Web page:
BRUSSELS (AP) — Spurred to action by last month's terror attacks in France, European Union leaders agreed Thursday on an ambitious range of new steps to better protect their countries from terrorism.
Actions unanimously endorsed at an EU summit meeting include the sharing of airline passenger data, tougher border controls on travelers and the detection and removal of Internet content promoting terrorism or extremism.
"All citizens have the right to live free from fear, whatever their opinions or beliefs," the EU leaders declared in a joint statement. "We will safeguard our common values and protect all from violence based on ethnic or religious motivations and racism."
Gilles de Kerchove, the EU's top counter-terrorism official, told The Associated Press that the leaders' action plan, some of which still requires approval by the European Parliament to go into effect, will make Europeans safer.
It "keeps reducing our vulnerabilities," De Kerchove said. In a report to the 28 EU member countries last month, De Kerchove warned "Europe is facing an unprecedented, diverse and serious terrorist threat."
Counter-terrorism policy shot to the top of the EU agenda following the Jan. 7-9 attacks in Paris against a satirical weekly, a policewoman and a kosher grocery store that claimed a total of 17 victims. The three gunmen, who proclaimed allegiance to Al-Qaida in Yemen and the Islamic State group, were also shot dead by French police.
The attacks mobilized France and other EU member countries to seek more effective ways to deal with armed Islamic militancy, especially the problem of radicalized European-born Muslims who go to fight in Syria or Iraq and then return home.
The bloody violence in the French capital was "a game-changer" for EU counter-terrorism efforts, said Alexandra de Hoop Scheffer, senior trans-Atlantic fellow and director of the Paris office of the German Marshall Fund think tank. To prepare for Thursday's summit meeting in Brussels, EU foreign, finance and interior and justice ministers were ordered to draw up recommendations on what to do.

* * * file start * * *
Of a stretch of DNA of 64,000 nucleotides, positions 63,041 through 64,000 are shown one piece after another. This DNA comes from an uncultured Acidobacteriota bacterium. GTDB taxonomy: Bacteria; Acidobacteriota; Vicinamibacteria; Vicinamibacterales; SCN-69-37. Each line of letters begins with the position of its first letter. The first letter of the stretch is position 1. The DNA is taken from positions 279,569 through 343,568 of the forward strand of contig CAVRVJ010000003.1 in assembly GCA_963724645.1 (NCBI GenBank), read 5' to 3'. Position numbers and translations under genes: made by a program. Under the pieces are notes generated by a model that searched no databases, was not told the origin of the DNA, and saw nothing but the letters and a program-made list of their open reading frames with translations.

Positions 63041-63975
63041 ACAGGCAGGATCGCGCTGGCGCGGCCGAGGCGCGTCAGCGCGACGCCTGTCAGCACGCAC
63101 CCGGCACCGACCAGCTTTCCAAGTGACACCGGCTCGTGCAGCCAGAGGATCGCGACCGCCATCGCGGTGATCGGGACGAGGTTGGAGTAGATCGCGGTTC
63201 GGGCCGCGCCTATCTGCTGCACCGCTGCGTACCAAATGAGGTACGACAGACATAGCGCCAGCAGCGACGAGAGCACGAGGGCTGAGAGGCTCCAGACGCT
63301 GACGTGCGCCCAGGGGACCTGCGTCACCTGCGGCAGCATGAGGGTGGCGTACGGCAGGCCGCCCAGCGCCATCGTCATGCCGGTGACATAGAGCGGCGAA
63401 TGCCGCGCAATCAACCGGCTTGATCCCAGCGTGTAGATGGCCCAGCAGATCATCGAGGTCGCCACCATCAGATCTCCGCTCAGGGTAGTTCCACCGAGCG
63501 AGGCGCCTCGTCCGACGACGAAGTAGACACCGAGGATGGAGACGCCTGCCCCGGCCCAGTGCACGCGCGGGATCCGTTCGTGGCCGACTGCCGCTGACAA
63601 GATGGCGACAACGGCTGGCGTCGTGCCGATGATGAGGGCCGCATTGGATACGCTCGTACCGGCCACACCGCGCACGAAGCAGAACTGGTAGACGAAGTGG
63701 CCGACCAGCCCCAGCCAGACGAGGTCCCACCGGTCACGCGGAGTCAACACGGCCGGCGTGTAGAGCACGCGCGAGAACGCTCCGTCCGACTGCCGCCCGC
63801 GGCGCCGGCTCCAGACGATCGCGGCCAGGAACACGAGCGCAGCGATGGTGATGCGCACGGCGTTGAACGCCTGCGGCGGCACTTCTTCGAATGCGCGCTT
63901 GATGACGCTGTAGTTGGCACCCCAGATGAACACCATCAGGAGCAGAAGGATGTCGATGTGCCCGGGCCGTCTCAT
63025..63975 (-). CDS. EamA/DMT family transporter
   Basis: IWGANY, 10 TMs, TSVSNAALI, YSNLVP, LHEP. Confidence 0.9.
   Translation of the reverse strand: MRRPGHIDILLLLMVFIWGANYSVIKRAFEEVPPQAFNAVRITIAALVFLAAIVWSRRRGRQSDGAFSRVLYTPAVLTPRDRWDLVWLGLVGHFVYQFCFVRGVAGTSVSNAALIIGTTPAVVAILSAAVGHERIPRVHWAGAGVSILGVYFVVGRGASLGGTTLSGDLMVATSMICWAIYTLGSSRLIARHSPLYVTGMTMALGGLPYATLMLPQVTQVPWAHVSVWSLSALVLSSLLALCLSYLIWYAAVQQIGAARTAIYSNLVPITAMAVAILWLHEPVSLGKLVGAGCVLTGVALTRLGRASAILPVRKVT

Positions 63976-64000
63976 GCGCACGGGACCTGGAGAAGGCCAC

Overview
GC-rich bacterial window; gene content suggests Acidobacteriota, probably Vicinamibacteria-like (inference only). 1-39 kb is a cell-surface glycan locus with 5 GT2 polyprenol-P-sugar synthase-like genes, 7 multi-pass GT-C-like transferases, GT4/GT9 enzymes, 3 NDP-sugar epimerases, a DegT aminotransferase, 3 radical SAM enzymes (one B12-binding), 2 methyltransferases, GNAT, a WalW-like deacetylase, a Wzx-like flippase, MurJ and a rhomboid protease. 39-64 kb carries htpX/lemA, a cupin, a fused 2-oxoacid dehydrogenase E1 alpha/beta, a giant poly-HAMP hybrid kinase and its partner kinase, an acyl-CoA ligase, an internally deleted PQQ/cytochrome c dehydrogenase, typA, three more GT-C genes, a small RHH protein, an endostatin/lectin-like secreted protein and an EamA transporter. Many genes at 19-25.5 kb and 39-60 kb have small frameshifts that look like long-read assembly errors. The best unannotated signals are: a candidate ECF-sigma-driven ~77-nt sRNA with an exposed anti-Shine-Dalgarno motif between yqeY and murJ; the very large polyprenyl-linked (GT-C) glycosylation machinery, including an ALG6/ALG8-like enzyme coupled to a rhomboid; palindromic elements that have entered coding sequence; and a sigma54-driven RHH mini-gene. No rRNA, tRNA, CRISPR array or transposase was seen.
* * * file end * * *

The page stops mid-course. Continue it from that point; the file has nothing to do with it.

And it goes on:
The plan finally approved by the heads of state and government calls for a wide array of measures in fields ranging from foreign policy to the functioning of law enforcement agencies. In some instances, it insists on the need for rapid or urgent change.
At a news conference, European Parliament President Martin Schulz signaled his clear willingness to cooperate, but said there are red lines he and other lawmakers will refuse to cross. He endorsed more systematic passport and customs controls on people coming and going from the so-called Schengen area of 26 European countries, 22 of which are EU members, but said movement inside the zone must remain unhindered.
Schulz also warned that rashly curtailing individual rights in the name of boosting public safety would play into the terrorists' hands by discrediting Western-style democracy.
"We need to be a state of law and democracy," Schulz said. "We need to protect our values."
Finnish Prime Minister Alexander Stubb said it was imperative to strike "a careful balance between civil liberties and security."
An earlier attempt to launch an EU-wide exchange of air traveler data for prevention, detection, investigation and prosecution of terrorist offenses and other serious crimes died in the European Parliament in 2013 when a committee rejected it on civil liberties grounds.
On Wednesday, European Parliament members, by a 532-136 vote, pledged to work toward getting a passenger name record program enacted by the end of 2015, but insisted the EU simultaneously rewrite its rules on data collection and sharing to ensure legally-binding protections.
Even this condition wasn't sufficient for Europe's Greens, who opposed what they said was equivalent to "carte blanche for EU governments to scale back personal freedoms."
At their summit, European Union leaders agreed "to proceed without delay to systematic and coordinated checks" on travelers exiting and entering the Schengen area whose movements are flagged as suspicious by databases that use unspecified "common risk indicators."
The heads of state and government also pledged to increase cooperation in areas ranging from the fight against the illicit trafficking of firearms to the functioning of their countries' counter-terrorism and security services.
They also pledged to quickly implement tougher rules to combat money laundering and other sources of terrorism financing, and "to freeze effectively assets used for financing terrorism."
"Preventing radicalization is a key element of the fight against terrorism," the EU leaders declared. They called for measures that, while respecting national guarantees to free expression, will detect and remove Internet content "promoting terrorism or extremism," including through increased cooperation with private companies. De Kerchove said the action plan lays the groundwork for an EU-wide effort orchestrated by Europol, the bloc's agency for law enforcement cooperation.
EU leaders also agreed their diplomatic efforts must do more to counter the terrorist threat, including through increased engagement with nations in the Middle East, North Africa and Western Balkans.